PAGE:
Loan Growth is a suitable parameter for us to check whether the monetary strategies implemented by the Central Authorities are coming into play yet or not. Loan Growth also helps us to gauge the health of the economy in terms of liquidity. Loan Growth percentage serves as a litmus test, especially in a capitalist economy, where credit and inflation primarily drive the economy forward.
What is Loan Growth?
Loan: It is a debt incurred by an individual or entity. The lender is generally a bank, financial institution, or the Government. The lender credits the borrower a sum of money. The borrower agrees to specific terms and conditions that can include finance charges, interest payments, due dates, and other conditions.
Loans can be secured or unsecured. In secured loans, the loan is given out against collateral with a financial value like a property, mortgages, or securities, etc.
Loan Growth: Loan Growth refers to the percentage increase in the number of loans issued overall by banks in a particular region over a particular time frame. The time frame can be monthly, semi-annual, or annual.
Most modern economies today we see are capitalist economies, i.e., they grow through capitalism. A capitalist economy requires money to expand and grow. Hence, credit is an inevitable fuel required for economic growth.
How can the Loan Growth numbers be used for analysis?
A healthy increase in the percentage of Loans is suitable for a stable and healthy economy. But as with any case, there is no perfect economy, and there are two sides of analysis to Loan Growth.
A healthy economy means it is growing at a stable rate year over year with mild inflation each year. Credit fuels economic growth in this type of economy. In this type of economy, an increase in the number of loans taken can be considered a positive sign for the economy.
Businesses can grow beyond just cash in hand. Householders can purchase homes without saving the entire cost before purchase. Governments can meet their spending needs without relying solely on tax revenues. Be it a business, householder, or a Government can smoothen out their economic activities in terms of money. They will take credit when in deficit and payback when in surplus.
An increase in Loan Growth can imply that more people are creditworthy, and more businesses are taking credit to expand and grow. Both of these scenarios are good for the GDP and is a good sign for the economy.
The first scenario takes into the assumption that the economy is strong and stable. In reality, currently, most of the developed nations are struggling to maintain their economic growth. For example, the United States debt to GDP ratio is above 100%, which indicates that even if the entire GDP were given out to repay the debt, it would still be in some debt. Most of the developed nations have taken substantial credits to keep the economy from ticking over.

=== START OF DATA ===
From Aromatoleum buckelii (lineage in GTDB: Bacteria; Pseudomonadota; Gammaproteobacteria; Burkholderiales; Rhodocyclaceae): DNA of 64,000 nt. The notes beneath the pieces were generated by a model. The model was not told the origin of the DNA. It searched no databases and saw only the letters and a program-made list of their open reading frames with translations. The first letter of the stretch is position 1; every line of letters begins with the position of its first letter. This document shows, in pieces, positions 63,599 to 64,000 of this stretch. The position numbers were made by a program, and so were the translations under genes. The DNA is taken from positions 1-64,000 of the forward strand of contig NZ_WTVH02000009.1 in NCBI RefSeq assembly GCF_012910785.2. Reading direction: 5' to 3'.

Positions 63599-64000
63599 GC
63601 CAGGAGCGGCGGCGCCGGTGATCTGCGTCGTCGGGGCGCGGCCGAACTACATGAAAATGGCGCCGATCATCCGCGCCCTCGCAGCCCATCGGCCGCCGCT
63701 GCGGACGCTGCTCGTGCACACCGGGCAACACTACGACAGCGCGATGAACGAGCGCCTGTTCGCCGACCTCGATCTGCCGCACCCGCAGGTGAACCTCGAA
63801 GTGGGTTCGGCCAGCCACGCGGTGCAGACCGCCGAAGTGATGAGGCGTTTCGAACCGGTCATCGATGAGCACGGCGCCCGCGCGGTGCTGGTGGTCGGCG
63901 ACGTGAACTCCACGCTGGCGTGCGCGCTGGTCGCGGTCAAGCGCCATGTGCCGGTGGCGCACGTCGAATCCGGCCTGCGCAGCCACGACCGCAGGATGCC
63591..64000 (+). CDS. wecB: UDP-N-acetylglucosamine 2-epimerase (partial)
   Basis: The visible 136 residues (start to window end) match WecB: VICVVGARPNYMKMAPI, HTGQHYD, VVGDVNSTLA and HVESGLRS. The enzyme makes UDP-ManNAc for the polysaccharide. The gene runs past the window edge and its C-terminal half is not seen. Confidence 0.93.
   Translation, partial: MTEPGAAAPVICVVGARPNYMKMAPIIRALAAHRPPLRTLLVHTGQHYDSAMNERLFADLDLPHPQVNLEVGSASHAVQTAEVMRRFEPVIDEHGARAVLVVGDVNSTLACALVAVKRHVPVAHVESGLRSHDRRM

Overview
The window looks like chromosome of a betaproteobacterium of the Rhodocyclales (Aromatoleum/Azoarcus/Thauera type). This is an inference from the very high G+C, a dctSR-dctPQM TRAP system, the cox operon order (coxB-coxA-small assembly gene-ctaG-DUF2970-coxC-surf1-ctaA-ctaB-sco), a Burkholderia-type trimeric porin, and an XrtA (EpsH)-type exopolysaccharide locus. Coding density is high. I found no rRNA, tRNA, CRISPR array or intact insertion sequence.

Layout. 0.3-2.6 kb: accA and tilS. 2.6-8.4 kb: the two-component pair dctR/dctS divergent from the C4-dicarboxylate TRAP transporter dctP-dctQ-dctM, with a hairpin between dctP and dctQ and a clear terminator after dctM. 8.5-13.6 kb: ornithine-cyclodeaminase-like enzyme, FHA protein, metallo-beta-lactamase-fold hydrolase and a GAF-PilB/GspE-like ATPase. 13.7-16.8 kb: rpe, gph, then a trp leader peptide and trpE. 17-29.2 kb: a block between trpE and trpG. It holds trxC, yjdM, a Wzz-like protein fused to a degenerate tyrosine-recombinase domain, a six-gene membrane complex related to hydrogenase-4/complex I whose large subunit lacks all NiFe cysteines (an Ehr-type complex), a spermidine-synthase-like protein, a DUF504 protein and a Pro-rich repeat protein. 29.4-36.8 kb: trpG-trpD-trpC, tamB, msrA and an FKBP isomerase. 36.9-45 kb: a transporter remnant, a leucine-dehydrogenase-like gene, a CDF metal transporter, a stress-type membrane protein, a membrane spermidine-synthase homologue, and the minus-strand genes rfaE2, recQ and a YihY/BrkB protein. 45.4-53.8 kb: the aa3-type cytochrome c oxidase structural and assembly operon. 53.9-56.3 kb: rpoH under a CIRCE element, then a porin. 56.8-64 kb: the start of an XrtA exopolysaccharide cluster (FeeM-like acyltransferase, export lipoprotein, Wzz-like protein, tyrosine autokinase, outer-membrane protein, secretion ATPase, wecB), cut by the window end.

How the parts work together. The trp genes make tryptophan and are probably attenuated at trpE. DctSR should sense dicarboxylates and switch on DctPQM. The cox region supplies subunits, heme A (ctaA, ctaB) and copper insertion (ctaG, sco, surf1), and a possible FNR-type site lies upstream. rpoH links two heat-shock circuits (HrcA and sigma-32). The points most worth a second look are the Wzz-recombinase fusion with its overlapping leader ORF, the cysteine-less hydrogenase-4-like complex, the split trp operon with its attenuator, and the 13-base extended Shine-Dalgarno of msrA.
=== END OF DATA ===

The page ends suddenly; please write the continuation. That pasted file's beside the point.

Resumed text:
Keeping economic growth and global competency in mind, most countries have invested heavily in overgrowing in the short-term. By taking on more and more debts, countries may have achieved the necessary growth and needs now but have pushed their problems to the future.
Economists argue that eventually, there would be a time when countries cannot afford any more debt and would be backed into a corner. The only way out then would be at a considerable cost of losing out more than what they had made. Studies also show that rapid loan growth than the long term average also has seen an increase in underperforming or bad loans.
It is also essential to know that increase in Loan Growth should be accompanied by the fact that no bad loans are given out. Giving loans to people and businesses who do not have the eligibility but just because money is lying around is also a problem.
In the United States itself, the Government has been injecting money into the economy since the financial crisis in the form of Money Supply and Quantitative Easing programs to inflate their way out of depression or recession. Until now, the Government has not been able to reduce debt and is only taking on more debt to sustain the current growth.
An increase in loans is good or bad for the economy remains debatable for many. Without credit, sector growth is almost unimaginable in present times. For our analysis, we can use the Loan Growth rate as a litmus test to see whether the injected money from the Central Authorities has started reaching the public and businesses.
When the Central Authorities want to inflate the economy, they reduce interest rates by injecting money into the interbank market. The injected money takes time to get into the economy, and loans are one form in which this money gets circulated.